Wild Princeton: Some Shy Local Residents
By Linda Arntzenius
Photos by Charles R. Plohn
Birders have long appreciated Princeton because of its position on the flight path for migrating species. But the local environment is also home to a number of wild creatures year-round. Besides the ubiquitous white-tailed deer and groundhog, there are signs of beavers by Lake Carnegie, river otters in the Delaware & Raritan Canal, foxes, coyotes and wild turkeys. All of them live in and around Princeton. Some, however, are just passing through, like the American black bear spotted on the University campus last year and the mountain lion that left tracks in the vicinity of Mt. Lucas Road.
Local photographer Charles R. Plohn has been intrigued with wildlife since he observed an “unbelievably tall bird” making a meal of the goldfish in his backyard pond. Since then, capturing the Great Blue Heron has become a photographic passion. “It took me four years to get a picture that I was really satisfied with,” says Plohn, who honed his skills while attempting to show the bird in its natural watery habit. “I shoot full frame and strive for a well-thought-out composition, best angle and best light.”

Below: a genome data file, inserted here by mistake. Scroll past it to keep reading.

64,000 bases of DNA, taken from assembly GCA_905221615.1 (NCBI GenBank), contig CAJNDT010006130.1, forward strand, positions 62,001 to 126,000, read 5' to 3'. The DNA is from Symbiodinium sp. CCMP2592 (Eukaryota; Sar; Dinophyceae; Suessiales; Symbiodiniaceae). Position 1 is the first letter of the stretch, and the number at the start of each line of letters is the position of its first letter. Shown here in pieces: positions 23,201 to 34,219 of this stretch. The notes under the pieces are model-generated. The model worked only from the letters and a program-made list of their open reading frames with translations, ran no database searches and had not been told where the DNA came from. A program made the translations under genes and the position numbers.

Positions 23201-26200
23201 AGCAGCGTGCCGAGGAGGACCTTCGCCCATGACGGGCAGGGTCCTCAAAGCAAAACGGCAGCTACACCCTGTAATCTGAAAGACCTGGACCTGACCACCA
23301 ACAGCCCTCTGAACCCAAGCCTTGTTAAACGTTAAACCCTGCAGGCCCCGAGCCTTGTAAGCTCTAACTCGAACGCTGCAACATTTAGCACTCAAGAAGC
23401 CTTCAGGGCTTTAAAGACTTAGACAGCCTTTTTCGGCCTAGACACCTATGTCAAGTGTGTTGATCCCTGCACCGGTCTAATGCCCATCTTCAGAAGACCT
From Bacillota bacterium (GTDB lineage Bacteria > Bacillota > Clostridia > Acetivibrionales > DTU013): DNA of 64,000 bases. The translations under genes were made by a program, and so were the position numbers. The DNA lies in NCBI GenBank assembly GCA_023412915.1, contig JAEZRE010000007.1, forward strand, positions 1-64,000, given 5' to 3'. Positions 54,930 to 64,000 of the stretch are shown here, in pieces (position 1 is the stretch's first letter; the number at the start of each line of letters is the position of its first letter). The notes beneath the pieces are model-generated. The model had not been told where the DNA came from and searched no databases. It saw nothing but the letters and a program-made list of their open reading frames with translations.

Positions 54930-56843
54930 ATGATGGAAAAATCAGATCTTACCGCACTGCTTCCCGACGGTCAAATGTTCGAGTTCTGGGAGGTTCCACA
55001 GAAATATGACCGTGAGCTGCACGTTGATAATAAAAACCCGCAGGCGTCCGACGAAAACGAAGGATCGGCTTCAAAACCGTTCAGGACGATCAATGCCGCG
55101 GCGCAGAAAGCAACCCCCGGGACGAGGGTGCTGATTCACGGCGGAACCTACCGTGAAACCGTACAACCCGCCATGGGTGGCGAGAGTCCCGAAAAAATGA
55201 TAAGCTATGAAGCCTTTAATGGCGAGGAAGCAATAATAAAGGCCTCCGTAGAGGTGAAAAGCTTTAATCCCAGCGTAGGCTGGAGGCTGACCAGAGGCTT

“Photography literally means writing with light, and seeing something pleasing to the eye is what makes me raise my camera. Wild animals can be challenging; they are unpredictable and often moving, which is where the technical aspect of photography comes in; the right shutter speed, aperture and lens allow you to be more responsive and creative.”